When you think of dry ice you likely think of stage effects at a concert, Halloween haunted houses or even fancy “smoking” cocktails. While dry ice can be used for amazing visual effects, there is so much more to it. Let’s take a look at what dry ice is, where the raw material comes from, how it is made and some of the uses for it outside of the ones mentioned above.
Reformed dry ice blocks and pellets
Dry Ice 101
Put simply, dry ice is the solid form of CO2. CO2 is a naturally occurring gas in our atmosphere, but for the purposes of sustainability, recycled CO2 is used to make dry ice. Dry ice maintains a temperature of -109° F (-78° C) and sublimates back to gas. This means that unlike water ice, dry ice will not leave behind any liquid.
Where does the liquid CO2 come from?
Many industrial gas companies supply liquid CO2. The best part is that it is captured from other industrial processes, such as ammonia production plants and oil refineries, and recycled for secondary uses. This makes it an environmentally sustainable cooling and cleaning solution. Liquid CO2 is made from taking CO2 gas, pressurizing it and cooling it. This liquid CO2 is the only raw material needed to produce dry ice.
How is dry ice made?
In order to produce dry ice, you will need liquid CO2 and the proper infrastructure. The first step that must be taken before producing dry ice is making sure you have the proper infrastructure in place. This infrastructure includes a bulk- or mini-bulk tank of liquid CO2, proper piping and a pelletizer, reformer or slice maker. Once this is in place, it is time to find a supplier for liquid CO2. With the infrastructure in place and your first delivery of liquid CO2, you can begin producing dry ice.
(Dry ice production infrastructure example with Cold Jet PR120H Pelletizer)
The liquid CO2 is first pumped into a holding tank where it is chilled to -109° F (-78° C). Once it reaches temperature, it is pressurized to create snow. If you are using a pelletizer, the snow is compressed and extruded through a die-plate to create dry ice pellets. Die-plates range in size from 3mm to 19mm. The required size of dry ice pellets will depend on the application in which it is being used.
From here, blocks or slices of dry ice can be made from the pellets by feeding them through a reformer. Once the pellets enter the reformer, they are positioned into a die in the shape of the block to be made. The pellets are then pressed together using extreme force to create a block or slice.
What is dry ice used for?
Dry ice has three main applications: cooling, cleaning and surface preparation. While using dry ice for cooling is fairly well known, cleaning with dry ice is gaining popularity with industrial companies, disaster restoration specialists, automotive detailers and many other industries.
Cooling with Dry Ice
Dry ice is an effective cooling medium for many reasons. One of the main reasons is the fact that it maintains a consistent temperature of -109° F (-78° C) . This allows companies to ship perishable goods and pharmaceuticals at ultra-cold temperatures (such as the COVID-19 vaccine) with confidence. Since it does not melt, there is no water or residue left behind. Instead, it sublimates, or turns right back to its gaseous state. Dry ice losses weight during sublimation, in turn increasing fuel efficiencies during shipping. It also does not require additional refrigerants, which release harmful pollutants into the atmosphere.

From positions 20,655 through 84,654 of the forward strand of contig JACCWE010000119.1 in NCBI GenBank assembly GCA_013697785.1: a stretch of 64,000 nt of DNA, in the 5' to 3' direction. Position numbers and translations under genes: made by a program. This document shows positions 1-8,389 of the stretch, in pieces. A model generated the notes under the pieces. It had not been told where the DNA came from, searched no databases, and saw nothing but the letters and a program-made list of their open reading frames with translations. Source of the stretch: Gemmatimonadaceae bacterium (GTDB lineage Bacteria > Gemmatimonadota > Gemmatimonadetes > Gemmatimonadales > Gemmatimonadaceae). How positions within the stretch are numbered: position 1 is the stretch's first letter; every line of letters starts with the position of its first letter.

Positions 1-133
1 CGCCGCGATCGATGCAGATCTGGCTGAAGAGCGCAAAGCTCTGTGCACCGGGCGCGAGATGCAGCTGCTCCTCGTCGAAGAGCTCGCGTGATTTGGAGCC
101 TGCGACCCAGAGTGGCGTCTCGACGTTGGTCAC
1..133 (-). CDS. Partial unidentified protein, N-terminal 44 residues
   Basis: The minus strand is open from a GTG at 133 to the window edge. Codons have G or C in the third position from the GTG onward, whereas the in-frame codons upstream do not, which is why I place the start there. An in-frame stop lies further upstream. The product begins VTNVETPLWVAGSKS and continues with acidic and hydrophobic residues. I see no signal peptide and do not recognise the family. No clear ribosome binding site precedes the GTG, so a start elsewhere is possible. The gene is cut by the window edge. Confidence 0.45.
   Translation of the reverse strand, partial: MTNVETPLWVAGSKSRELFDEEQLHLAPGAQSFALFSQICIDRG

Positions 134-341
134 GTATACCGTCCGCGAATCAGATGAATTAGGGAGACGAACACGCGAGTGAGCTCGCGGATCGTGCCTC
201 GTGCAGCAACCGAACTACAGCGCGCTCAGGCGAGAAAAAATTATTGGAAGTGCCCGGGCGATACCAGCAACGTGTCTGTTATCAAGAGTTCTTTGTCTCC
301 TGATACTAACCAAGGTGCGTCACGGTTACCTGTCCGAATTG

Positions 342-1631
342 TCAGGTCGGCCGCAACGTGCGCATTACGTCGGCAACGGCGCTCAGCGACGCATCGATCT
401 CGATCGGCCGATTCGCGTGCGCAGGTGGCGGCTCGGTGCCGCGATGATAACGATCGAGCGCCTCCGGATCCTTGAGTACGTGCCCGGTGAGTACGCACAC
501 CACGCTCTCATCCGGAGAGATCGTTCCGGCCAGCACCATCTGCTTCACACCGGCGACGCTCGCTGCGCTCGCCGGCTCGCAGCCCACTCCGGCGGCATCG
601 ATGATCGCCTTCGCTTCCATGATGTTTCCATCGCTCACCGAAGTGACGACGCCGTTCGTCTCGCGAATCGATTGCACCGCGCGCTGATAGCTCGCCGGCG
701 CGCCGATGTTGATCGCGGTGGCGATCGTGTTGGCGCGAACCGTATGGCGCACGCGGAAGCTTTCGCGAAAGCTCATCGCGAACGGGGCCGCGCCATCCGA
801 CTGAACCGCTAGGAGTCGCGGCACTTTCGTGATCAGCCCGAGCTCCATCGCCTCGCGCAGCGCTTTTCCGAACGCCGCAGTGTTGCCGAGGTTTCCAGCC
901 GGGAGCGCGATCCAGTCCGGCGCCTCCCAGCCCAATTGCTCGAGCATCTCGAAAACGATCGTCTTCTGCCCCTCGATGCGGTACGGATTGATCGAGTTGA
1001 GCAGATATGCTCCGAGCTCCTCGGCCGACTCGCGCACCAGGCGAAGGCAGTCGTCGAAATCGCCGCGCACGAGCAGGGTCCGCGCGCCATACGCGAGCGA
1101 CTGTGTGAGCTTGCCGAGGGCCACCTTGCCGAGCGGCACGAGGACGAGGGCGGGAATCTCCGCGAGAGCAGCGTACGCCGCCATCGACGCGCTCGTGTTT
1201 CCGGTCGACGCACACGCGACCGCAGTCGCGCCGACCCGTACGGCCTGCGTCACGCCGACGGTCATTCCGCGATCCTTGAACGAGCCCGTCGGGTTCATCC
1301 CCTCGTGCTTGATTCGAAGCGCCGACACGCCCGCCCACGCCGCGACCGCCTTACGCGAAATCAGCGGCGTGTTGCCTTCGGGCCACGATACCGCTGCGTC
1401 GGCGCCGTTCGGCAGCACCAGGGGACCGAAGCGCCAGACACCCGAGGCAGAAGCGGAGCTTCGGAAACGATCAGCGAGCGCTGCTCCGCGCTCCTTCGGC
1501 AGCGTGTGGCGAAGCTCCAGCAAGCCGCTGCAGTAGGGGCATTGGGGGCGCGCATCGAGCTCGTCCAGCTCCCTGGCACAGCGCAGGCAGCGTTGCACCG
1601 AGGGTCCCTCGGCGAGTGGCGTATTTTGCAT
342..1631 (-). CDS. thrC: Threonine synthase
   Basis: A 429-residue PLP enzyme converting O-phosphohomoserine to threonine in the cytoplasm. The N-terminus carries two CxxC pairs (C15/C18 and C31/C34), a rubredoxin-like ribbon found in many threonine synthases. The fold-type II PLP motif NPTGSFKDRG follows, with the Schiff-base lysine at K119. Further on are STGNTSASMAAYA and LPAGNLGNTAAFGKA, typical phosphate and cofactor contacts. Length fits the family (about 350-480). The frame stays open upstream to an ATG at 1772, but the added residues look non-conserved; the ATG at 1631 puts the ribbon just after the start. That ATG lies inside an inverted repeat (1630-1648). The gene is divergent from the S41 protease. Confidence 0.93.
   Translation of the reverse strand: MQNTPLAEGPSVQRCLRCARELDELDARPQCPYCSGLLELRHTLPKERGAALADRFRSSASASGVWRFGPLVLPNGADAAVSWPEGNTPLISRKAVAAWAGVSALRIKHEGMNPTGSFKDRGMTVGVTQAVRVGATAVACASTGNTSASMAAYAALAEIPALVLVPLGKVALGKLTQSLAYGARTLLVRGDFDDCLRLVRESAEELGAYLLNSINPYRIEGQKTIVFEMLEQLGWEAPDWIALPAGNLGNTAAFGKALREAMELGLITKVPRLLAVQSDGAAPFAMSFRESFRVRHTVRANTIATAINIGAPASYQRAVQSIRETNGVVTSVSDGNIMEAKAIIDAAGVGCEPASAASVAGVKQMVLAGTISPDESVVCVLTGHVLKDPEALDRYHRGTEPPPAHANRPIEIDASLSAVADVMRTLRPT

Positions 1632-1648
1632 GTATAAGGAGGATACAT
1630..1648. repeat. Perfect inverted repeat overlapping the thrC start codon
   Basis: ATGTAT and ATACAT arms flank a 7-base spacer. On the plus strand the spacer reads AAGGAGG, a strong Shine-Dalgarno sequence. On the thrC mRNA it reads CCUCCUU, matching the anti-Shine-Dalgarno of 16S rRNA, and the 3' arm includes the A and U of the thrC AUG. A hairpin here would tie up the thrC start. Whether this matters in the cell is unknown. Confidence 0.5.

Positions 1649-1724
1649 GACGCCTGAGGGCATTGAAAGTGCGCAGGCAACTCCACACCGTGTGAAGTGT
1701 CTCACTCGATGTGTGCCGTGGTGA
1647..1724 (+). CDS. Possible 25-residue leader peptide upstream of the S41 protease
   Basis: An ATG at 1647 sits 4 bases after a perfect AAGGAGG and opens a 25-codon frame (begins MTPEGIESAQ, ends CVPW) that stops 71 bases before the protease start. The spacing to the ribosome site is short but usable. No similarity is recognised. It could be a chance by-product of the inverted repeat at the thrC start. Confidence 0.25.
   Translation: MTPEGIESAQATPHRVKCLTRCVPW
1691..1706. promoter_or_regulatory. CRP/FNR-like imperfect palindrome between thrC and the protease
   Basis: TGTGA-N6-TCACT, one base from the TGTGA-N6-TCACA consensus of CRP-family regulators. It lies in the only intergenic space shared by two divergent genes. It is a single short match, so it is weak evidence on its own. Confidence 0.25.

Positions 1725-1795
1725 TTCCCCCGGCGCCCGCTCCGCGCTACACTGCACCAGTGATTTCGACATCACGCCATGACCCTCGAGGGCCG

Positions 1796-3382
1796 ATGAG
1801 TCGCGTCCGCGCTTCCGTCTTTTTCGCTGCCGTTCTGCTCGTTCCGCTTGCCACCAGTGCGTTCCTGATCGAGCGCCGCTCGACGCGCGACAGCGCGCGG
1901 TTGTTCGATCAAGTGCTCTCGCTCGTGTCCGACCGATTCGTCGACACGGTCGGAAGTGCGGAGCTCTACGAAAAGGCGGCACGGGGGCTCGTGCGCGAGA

Cleaning with Dry Ice
This may come as a surprise but, dry ice blasting is an extremely effective method for cleaning. From industrial machinery, weld lines, and even food processing lines to smoke, soot, and mold damage dry ice is the most environmentally sustainable cleaning method. In principle, dry ice blasting is similar to sandblasting, soda blasting, and pressure washing in that it propels dry ice pellets or MicroParticles at supersonic speeds toward a surface with a contaminant. Upon impact, the dry ice sublimates, lifting dirt and contaminants off the underlying substrate.
Unlike sandblasting, soda blasting and pressure washing, dry ice blasting does not require additional abrasives, water or chemicals and creates no secondary waste. Dry ice is a non-abrasive, non-toxic and non-conductive medium. This means you can clean delicate surfaces without the concern of damaging them. It is also non-toxic and non-flammable, meaning you can clean your equipment while it’s running.
Surface Preparation and Postprocessing with Dry Ice
Dry ice blasting can be used to prepare surfaces prior to welding by removing any excess materials or lubricants. It can also be used in the deflashing process of plastic parts, removing the need for manual postprocessing. We also offer integrated blasting systems that allows you to integrate our dry ice blasting and production machine with a robotic cell to automate this process. This allows manufacturers to increase their throughput, reduce machine downtime and minimize manual intervention so operators can focus on more value-added tasks within your operation.
Are you ready to start producing your own dry ice? Contact us today for a consultation with one of our dry ice experts!